The lower part of the mountain was not that steep, though it was challenging to walk up the slope on slippery rocks while keeping a good pace. With the ever-present threat of worsening weather on this mountain, there is always a certain motivation to keep moving rapidly.

By the time the first hour was behind us and the headwall was in site, amazingly we were blessed with sunshine which was not in the forecast. When we got to the steeper parts, the rain came back and we had really slowed our pace. I was a little worried about my 14 year old son, since he is not always the most cautious and there are several places where you can fall hundreds of feet.

Happy To be at the Summit!

The terrain at the higher elevations of the Tuckerman Ravine Trail is like a rock graveyard, with nothing but large slippery rocks and small rivers of water charging down the mountain. Foggy as it was, we needed the sturdy cairns to mark our way. It is easy to get lost, and had to keep reminding ourselves to focus on these old markers.

It took us three hours to walk up in bad conditions, and about 2.5 hours to hike down. (Soaken wet and cold at the summit, we were tempted to take the shuttle back.) It was a good workout, and by the time we were almost back were were starting to stumble on the slippery rocks. It was a little easier than I remembered, but my muscles let me know I had worked hard for the better part of a week. I could barely walk up stairs for several days.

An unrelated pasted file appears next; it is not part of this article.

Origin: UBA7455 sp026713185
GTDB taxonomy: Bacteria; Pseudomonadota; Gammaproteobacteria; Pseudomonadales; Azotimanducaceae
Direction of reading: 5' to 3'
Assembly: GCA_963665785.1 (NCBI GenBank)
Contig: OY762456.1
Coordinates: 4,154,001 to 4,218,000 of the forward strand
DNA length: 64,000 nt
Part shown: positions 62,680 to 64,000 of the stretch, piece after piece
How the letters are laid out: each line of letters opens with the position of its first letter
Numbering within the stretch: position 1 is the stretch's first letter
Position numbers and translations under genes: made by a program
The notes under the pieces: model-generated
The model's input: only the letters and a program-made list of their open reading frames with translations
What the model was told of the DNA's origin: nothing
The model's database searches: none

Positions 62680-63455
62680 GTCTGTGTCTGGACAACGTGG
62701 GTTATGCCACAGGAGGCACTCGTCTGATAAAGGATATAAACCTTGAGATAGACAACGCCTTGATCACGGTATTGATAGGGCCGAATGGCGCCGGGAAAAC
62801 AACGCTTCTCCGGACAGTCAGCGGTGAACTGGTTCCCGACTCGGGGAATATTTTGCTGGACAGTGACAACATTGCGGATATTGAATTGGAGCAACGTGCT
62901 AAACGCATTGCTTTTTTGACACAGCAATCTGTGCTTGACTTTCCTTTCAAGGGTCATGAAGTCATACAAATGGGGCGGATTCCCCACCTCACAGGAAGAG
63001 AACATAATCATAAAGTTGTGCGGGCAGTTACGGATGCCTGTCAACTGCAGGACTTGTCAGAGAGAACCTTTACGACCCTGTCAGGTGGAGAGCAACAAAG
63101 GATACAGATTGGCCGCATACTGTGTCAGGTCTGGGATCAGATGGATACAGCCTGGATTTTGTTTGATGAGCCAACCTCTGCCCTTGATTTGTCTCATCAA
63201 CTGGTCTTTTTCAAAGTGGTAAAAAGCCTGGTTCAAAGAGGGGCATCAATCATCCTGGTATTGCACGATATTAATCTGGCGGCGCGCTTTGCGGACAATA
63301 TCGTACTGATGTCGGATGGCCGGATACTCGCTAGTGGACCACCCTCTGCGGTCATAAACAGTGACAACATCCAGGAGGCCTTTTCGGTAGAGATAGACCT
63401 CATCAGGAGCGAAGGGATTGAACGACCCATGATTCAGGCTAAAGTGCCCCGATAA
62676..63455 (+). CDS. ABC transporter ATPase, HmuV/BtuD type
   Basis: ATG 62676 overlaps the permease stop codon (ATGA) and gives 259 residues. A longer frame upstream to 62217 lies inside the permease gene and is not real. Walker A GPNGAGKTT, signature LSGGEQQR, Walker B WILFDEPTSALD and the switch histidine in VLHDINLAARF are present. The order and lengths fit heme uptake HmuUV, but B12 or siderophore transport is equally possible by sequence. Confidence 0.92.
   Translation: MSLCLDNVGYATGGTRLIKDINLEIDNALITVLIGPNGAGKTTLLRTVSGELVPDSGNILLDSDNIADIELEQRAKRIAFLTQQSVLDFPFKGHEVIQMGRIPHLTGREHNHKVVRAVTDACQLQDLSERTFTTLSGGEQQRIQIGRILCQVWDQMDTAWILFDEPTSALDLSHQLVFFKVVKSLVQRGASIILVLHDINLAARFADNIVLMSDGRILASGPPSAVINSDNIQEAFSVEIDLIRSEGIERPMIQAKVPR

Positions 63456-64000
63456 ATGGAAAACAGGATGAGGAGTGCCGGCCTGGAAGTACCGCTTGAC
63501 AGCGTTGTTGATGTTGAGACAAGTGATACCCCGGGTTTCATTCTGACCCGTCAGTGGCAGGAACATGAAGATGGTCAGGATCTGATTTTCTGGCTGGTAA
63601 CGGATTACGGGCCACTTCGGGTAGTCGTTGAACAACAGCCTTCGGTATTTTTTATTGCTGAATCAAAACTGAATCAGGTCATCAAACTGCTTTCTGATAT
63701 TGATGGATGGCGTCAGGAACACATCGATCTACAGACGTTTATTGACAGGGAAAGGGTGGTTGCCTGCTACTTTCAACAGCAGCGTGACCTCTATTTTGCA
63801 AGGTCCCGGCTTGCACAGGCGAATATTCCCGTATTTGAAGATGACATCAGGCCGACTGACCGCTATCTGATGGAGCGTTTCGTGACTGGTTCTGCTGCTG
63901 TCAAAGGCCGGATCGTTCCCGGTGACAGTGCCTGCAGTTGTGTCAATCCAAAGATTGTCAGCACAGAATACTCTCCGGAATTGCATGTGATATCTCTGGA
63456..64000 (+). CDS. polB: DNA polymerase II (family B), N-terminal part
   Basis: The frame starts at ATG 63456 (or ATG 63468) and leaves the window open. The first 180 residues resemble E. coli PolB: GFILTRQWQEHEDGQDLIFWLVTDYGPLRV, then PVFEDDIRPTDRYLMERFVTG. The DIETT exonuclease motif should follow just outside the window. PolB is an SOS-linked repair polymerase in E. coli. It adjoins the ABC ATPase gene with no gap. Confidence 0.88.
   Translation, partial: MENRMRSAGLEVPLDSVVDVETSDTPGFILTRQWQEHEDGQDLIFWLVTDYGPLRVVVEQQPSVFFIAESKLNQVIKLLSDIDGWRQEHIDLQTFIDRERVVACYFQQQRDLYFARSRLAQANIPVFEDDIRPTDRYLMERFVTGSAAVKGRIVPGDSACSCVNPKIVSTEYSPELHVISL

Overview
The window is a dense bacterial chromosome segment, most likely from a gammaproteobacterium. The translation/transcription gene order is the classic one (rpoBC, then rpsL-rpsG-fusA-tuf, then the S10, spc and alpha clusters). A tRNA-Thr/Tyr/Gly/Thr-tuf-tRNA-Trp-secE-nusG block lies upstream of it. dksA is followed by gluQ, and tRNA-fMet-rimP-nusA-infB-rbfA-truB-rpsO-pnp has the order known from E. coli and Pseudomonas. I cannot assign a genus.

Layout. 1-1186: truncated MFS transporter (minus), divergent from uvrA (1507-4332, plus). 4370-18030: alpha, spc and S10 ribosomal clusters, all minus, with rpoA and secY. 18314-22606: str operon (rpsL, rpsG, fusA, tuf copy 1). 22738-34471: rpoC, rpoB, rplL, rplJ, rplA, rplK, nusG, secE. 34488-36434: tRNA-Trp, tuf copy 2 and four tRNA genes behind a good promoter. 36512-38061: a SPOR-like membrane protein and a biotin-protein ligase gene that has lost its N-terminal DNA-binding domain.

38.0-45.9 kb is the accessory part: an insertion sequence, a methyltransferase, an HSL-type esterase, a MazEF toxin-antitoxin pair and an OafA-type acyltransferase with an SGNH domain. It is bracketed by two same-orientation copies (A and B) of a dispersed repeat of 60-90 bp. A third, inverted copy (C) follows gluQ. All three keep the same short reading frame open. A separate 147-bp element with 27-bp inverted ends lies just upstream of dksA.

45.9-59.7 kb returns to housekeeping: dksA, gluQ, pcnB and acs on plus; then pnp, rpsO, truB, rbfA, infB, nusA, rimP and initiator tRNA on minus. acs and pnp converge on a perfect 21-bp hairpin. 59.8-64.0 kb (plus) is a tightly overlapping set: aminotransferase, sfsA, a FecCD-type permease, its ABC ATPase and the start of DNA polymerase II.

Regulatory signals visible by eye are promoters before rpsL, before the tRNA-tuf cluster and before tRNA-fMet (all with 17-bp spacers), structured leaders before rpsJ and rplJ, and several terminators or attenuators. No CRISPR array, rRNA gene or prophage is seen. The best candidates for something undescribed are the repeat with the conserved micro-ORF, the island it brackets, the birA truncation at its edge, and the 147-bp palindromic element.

Since Mt. Washington is also home to the highest number of heavy cloud days per year in the continental US (244 on average), our chances for a panoramic view of the valley was slim. Sure enough, when we got to the top, it was if we were in whiteout snow conditions. We could not see the buildings that were right in front of us due to heavy clouds and fog. I have been to the top when there was a nice view, and it is much better than seeing nothing but fog. Still, it is pretty cool up there when you can’t see anything!

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Summit on a More Typical Day